Many residents of New Jersey have relatives and loved ones who face physical or mental challenges. The special needs of these loved ones can make it very hard for them to support themselves or even to live without constant assistance.
Aside from a natural desire to leave such people an inheritance, New Jersey residents may also recognize that their loved one truly needs all the financial help he or she can get. For these and other reasons, a person will likely want to include a gift or inheritance for their loved one as part of their estate planning.
However, it is important to use caution when doing so. Many people with special needs rely on certain government benefits, like Medicaid or Social Security, for their financial support and medical care. These benefits are often based on one's financial need.
Should such a person receive a large inheritance outright, it may mean he or she is no longer eligible for benefits. In the long-term, this could put the person in a worse financial position than had he or she not received an inheritance at all.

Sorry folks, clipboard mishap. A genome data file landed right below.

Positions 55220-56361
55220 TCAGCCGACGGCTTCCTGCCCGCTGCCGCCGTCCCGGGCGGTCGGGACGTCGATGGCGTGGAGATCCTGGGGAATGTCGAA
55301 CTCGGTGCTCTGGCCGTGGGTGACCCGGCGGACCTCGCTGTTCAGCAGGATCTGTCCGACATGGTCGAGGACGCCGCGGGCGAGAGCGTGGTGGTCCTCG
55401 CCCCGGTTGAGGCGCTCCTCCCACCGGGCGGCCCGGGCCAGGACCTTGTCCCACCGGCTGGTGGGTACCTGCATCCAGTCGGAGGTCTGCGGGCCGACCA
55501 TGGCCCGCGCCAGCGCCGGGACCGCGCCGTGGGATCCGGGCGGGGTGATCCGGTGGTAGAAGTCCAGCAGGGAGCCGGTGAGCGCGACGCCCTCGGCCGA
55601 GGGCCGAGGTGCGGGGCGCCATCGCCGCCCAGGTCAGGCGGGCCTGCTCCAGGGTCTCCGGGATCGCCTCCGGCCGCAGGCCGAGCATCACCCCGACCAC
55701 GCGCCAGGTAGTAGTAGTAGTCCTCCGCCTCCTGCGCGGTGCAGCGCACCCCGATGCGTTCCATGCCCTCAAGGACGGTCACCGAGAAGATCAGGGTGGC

In this scenario, an estate planning device called a special needs trust can prove particularly helpful. As the name implies, a special needs trust is set up in such a manner that a family member can in some way provide for a loved one with special needs but can do so without compromising that loved one's eligibility for need-based benefits.
Even if benefits are not an issue, a special needs trust can still be helpful for families who have loved ones with special needs.
Creating a special needs trust properly requires a knowledge of the law and considerable experience with estate planning. Someone who thinks that a special needs trust might be right for their situation should consider speaking with an experienced attorney.